Webinar Recap: What to Watch for in California's 2019-20 Higher Education Budget

Topics: Affordability, Community Colleges, Data Systems, Four-Year Colleges, Higher Ed Finance

In May California Competes partnered with The Institute for College Access and Success (TICAS) to discuss Governor Newsom's revisions to the 2019 budget proposal. The following is a snapshot of recent updates and what to watch for as the Legislature and Governor work during these final weeks to craft the 2019-20 state budget.

Thank you to Laura Szabo-Kubitz, Associate California Program Director at the Institute for College Access and Success for her collaboration and contribution to this article.

Investments in his January budget proposal and subsequent May Revision indicate that higher education is a priority for California Governor Gavin Newsom. Recent Assembly and Senate budget subcommittee actions, along with evolving legislation moving through both chambers, underscore the Legislature’s interest in improving Californians’ access to and success in quality higher education. As the June 15th deadline approaches for the Legislature to send a budget to the Governor, the 2019-20 Conference Committee on the Budget—comprised of five state senators and five assembly members—is meeting to reconcile differences in actions taken by the two legislative chambers. The following is a snapshot of what’s happened so far for segment budgets, college affordability, and a statewide longitudinal data system, and what to watch for as the Legislature and Governor work during these final weeks to craft the 2019-20 state budget.

This year, policymakers have identified and emphasized important strategies to support higher education in California and must continue the momentum.

Key Changes in Segment Budgets

All public segments—the California Community Colleges (CCC), the California State University (CSU), and the University of California (UC)— received an increase in General Fund apportionments in the May Revise.

Both the UC and CSU were allotted additional funds ($3.5 million and $6.5 million, respectively) for rapid rehousing efforts, beyond January apportionments. However, no such allocations were made for the community colleges in the May Revision, despite the CCC serving a majority of food and housing insecure students in California[1]. While both the Assembly and the Senate budget subcommittees approved these allotments at the UC and CSU, each also chose to fund student hunger and homeless initiatives at the community colleges. The Senate budget subcommittee voted to add $14.5 million in one-time funds for community college students facing food insecurity, $500,000 one-time funding for an assessment of college-based food programs, and $9 million on-going to address student homelessness. The Assembly budget subcommittee voted to provide $20 million in one-time funds for basic needs and $10 million for rapid rehousing at the community colleges.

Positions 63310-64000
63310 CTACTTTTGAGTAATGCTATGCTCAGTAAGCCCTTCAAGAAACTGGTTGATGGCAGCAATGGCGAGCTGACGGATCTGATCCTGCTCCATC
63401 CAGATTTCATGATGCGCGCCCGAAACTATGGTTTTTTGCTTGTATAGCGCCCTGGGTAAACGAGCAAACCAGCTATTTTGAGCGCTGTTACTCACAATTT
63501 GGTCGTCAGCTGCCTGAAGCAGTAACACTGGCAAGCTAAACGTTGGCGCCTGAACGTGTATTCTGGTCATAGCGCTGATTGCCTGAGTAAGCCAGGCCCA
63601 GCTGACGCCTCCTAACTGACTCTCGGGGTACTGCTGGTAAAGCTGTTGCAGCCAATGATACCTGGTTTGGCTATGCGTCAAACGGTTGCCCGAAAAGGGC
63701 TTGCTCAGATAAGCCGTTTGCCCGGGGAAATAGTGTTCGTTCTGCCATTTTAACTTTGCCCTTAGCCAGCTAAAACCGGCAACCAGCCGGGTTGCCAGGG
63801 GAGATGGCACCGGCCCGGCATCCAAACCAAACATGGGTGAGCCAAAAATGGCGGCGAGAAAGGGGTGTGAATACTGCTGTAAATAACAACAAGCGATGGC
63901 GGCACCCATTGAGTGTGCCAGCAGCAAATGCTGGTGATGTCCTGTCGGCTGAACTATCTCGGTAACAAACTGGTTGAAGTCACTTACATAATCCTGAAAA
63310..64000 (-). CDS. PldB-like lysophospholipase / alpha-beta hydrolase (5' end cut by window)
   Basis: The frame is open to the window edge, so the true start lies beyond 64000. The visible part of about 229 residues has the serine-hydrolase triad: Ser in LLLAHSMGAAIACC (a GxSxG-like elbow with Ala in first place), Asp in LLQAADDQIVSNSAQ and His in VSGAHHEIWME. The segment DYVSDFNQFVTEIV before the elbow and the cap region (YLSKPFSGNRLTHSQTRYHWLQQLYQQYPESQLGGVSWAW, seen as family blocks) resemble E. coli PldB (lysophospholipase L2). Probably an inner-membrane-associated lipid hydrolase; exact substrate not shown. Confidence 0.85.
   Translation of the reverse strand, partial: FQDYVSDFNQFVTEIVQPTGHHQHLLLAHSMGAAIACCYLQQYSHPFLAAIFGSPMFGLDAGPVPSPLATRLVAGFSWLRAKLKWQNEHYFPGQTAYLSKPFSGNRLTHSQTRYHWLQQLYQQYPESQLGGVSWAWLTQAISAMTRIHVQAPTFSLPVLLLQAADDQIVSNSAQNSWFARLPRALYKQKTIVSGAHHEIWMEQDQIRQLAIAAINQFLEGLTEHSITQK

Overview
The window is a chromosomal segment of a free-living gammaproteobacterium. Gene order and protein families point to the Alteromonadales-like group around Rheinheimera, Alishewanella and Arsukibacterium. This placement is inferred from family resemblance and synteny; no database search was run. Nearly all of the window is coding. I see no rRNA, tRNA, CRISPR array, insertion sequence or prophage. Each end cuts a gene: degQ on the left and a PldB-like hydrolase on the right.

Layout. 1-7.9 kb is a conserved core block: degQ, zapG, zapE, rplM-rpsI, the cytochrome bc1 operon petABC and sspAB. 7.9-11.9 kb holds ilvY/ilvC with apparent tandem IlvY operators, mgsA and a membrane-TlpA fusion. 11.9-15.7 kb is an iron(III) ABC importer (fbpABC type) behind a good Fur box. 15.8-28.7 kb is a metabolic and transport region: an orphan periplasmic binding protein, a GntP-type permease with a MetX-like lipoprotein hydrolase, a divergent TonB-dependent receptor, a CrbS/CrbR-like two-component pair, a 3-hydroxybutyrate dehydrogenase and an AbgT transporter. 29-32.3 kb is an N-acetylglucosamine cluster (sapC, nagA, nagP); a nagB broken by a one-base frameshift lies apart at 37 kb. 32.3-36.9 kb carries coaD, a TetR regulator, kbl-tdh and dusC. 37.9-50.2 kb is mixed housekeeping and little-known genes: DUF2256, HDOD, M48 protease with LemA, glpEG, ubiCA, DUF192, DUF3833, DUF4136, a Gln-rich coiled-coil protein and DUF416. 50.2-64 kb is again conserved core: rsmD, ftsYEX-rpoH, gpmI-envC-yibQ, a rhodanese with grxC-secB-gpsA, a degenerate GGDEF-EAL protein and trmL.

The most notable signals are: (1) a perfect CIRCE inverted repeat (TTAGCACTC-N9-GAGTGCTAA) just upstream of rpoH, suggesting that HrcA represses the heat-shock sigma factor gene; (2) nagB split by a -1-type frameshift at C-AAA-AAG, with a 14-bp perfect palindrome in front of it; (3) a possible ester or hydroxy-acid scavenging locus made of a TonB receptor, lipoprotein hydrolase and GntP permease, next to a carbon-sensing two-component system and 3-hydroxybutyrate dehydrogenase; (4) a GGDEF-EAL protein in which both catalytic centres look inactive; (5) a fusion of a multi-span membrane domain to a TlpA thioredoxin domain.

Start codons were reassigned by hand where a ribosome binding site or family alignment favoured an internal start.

The Governor’s May budget also proposed extending the CCC’s California College Promise program by an additional year, which would allow participating colleges to provide two years of free tuition to first-time, full-time community college students without financial need. Importantly, the law that originally created this program –AB 19 (Santiago, 2017) – also gives CCC districts the flexibility to use the given funds to support student success in other ways, including helping students with financial need pay for critical non-tuition costs. Extending the College Promise by an additional year was approved by both budget subcommittees.

The policy context: The Governor’s intent to extend the California College Promise program aligns with legislative proposal AB 2 (Santiago), currently awaiting policy committee referral in the Senate, which would also give institutions flexibility in designating what qualifies as “full-time” for students with demonstrated disabilities. Should funding for this item not be included in the final budget, the California College Promise program may still be extended through AB 2, but its funding would be contingent upon a future budget agreement.

Financial Aid and Affordability

Governor Newsom’s January budget proposed a critical ‘down payment’ on expanding and strengthening the state Cal Grant program to improve college affordability in California. In addition to increasing the number of new competitive Cal Grants from 25,750 to 30,000 annually, the Governor also proposed creating an additional Cal Grant access award for student parents.